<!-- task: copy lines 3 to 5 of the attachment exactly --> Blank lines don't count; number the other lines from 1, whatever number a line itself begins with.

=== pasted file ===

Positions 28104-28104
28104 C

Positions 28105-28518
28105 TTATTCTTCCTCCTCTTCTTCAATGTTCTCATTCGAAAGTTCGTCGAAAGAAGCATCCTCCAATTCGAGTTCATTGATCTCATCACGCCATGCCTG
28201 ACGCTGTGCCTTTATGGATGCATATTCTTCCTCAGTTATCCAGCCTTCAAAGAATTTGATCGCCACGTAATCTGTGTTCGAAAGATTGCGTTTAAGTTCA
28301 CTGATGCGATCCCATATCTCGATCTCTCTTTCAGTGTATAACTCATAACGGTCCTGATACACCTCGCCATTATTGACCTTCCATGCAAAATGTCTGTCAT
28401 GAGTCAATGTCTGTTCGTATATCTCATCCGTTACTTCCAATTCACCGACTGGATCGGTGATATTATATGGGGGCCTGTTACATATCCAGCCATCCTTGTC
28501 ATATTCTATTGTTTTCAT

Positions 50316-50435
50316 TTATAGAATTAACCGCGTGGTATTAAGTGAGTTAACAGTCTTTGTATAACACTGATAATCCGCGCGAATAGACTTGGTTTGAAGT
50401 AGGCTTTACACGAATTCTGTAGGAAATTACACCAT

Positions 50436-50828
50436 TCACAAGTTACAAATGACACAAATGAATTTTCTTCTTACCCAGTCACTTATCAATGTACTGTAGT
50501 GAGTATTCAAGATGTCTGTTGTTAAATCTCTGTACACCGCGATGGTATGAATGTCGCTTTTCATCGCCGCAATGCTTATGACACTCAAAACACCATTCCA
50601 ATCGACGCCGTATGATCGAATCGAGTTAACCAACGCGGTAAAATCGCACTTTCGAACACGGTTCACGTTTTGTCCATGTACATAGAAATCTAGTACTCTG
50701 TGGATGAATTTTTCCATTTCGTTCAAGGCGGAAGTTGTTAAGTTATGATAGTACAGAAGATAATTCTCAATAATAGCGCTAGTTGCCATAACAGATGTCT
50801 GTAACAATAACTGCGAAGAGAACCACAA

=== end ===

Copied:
Positions 28105-28518
28105 TTATTCTTCCTCCTCTTCTTCAATGTTCTCATTCGAAAGTTCGTCGAAAGAAGCATCCTCCAATTCGAGTTCATTGATCTCATCACGCCATGCCTG
28201 ACGCTGTGCCTTTATGGATGCATATTCTTCCTCAGTTATCCAGCCTTCAAAGAATTTGATCGCCACGTAATCTGTGTTCGAAAGATTGCGTTTAAGTTCA